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    Thoughts on a Tragic 2022 Almedalsvecka

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    NordSIP (Stockholm) – Following our conversation with Emma Heikensten, Senior Sustainability Specialist at SEB, about her expectations for Almedalen, NordSIP reached out to her and Camilla Larsson, CEO of KPA Pension, who was also in attendance last week to hear more about what ended up being one of the most dramatic editions of Swedens’ celebration of democracy.

    Discussing her personal experience at the event, Heikensten strikes an upbeat tone. “It was fun to be back again, and one could really feel how much people had been longing for this week, especially after the years of COVID. Personally, I also enjoyed the fact that we are in an election year, which increases the focus of Almedalen participants on politics,” Heikensten says. “It was great to be back and to see that sustainability – in particular climate transition – remains a key topic among both politicians and business leaders,” Larsson agrees.

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    Taking Sustainability Seriously

    “After having attended a number of seminars, it is clear to me that Swedish companies really take climate transition seriously. Most are integrating it as a core component in their business strategies, and there are also a number of business leaders asking for political decisions aiming to support the transition – in particular a global price on CO2. There is however lots of uncertainty around whether this will ever happen,” Larsson says.

    “My participation in the Almedalen political week made me even more convinced that KPA Pension and other institutional investors have a large role to play here. Initiatives like the Net Zero Asset Owner Alliance, where we engage with our holdings on their decarbonization pathways and actively encourage them to set Science Based Targets, does put pressure on companies to act. We look forward to continuing these efforts in the years to come,” Larsson added.

    Heikensten was satisfied about the events in which she had participated. “Both the seminar I arranged and the one I participated in with the Swedish Finance Minister went well,” she said. “From a policy and a business perspective, data on sustainability (whether it is CO2 emissions, effects on biodiversity or gender pay gap) is essential and its current supply is not sufficient. This is something that was on the agenda on both seminars. Better data is something that both businesses and the government could provide to improve decision making. There are also low hanging fruits and many things that could be done by individuals, businesses and politicians to improve gender equality – and I hope that attendees as well as panellists at the seminars will do so,” Heikensten added.

    Tragedy Strikes

    “The Almedalen political week was a bit shorter than usual, but perhaps even more intense than previous years,” Larsson says referring to the stabbing of psychiatrist Ing-Marie Wieselgren at Almedalen. “It is hard to speak about this year’s event without mentioning the tragic death of Ing-Marie Wieselgren, an appreciated employee at SKR, Sveriges Kommuner och Regioner. My deepest thoughts and prayers are with her family, friends, colleagues and everyone else directly involved in this tragedy.”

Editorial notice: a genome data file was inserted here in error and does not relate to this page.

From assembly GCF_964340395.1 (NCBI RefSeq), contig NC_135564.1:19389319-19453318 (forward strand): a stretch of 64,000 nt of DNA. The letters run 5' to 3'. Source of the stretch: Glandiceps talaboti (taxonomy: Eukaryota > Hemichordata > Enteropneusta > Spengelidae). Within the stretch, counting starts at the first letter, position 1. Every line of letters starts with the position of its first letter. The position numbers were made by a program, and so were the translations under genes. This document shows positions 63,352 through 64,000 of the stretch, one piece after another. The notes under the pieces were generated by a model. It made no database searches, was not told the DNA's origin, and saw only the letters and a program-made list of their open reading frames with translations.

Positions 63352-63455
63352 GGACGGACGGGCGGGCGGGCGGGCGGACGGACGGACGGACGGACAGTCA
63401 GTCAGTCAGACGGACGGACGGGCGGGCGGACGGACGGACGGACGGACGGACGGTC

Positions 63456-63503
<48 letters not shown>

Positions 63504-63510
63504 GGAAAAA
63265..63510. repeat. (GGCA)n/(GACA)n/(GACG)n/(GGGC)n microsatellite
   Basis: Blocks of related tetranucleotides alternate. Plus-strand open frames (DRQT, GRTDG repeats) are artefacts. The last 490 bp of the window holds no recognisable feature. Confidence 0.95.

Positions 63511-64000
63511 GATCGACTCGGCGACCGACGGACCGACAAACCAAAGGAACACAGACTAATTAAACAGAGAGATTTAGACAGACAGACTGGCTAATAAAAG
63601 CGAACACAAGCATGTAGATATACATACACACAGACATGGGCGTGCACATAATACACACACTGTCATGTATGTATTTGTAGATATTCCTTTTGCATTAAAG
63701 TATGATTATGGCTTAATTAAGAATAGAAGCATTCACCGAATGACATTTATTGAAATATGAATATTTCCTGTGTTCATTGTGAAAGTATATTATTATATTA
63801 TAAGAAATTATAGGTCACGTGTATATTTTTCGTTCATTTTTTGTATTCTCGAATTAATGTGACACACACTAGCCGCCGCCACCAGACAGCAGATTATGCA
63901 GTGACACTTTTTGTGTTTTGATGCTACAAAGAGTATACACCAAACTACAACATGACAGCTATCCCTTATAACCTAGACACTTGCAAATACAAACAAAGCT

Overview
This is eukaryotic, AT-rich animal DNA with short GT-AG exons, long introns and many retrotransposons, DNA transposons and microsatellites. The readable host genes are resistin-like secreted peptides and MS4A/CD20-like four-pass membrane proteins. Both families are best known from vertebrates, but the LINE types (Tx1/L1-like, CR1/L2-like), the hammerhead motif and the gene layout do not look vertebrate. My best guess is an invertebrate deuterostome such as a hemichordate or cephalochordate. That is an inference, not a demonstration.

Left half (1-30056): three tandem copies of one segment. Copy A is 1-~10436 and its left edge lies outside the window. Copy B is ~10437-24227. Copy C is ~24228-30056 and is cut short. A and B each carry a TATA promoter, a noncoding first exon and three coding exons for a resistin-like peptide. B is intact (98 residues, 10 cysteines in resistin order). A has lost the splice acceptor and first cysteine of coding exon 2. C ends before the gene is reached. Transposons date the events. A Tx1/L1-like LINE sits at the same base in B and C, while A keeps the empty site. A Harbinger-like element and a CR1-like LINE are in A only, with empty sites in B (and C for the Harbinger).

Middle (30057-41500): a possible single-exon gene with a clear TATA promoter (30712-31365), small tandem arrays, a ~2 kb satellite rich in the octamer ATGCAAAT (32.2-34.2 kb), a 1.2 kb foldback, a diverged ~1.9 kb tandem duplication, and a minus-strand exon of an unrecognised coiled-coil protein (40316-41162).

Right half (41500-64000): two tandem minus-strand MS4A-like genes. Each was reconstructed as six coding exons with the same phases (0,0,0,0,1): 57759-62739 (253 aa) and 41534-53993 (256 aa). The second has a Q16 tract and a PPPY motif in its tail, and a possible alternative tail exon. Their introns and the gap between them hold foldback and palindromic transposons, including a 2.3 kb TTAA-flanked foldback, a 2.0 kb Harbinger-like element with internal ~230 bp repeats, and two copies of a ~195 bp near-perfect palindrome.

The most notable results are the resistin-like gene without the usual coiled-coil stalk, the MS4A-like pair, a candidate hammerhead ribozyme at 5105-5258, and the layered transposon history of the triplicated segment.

Heikensten also reflected on this tragedy. “I left Gotland and Almedalen the day before the attack. But many friends and colleagues were still there. The initial reaction was shock and concern that there would be more attacks to come. Then followed feelings of sadness, anger and worry about how this might affect society more broadly. For the last week my thoughts and condolences are with the family, friends and colleagues of Wieselgren,” Heikensten explains.

    “Even though we don’t yet have the full story, her death is an attack on democracy, and it will affect Almedalsveckan going forward. I believe and hope that it will continue to be an open space for meetings and discussions between the public and private sector. Learning from each other and solving problems together. But given that something like this can happen security is likely to increase and, with that, restrictions that might influence the ambience,” Heikensten continues.

    Parting Thoughts

    In the aftermath of the attack, in combination with the global threats to democracy, it is more important than ever to work with these and related social topics from a sustainability perspective. I believe that we can all contribute, by engaging as individuals in our (local) communities and civil society or through our work as investors and active owners,” Larsson adds.

    “After days filled with interesting seminars, discussions, new friends and acquaintances you get a lot of new insights and perspectives. Complex problem solving requires multiple perspectives and I think that at least some of the new ideas and connections made will turn into political propositions, new collaborations or investments during the fall, Heikensten concludes.

     

    Image courtesy of Folksam and SEB / edited by NordSIP
    Filipe Albuquerque
    Filipe Albuquerque
    Filipe is an economist with 8 years of experience in macroeconomic and financial analysis for the Economist Intelligence Unit, the UN World Institute for Development Economic Research, the Stockholm School of Economics and the School of Oriental and African Studies. Filipe holds a MSc in European Political Economy from the LSE and a MSc in Economics from the University of London, where he currently is a PhD candidate.
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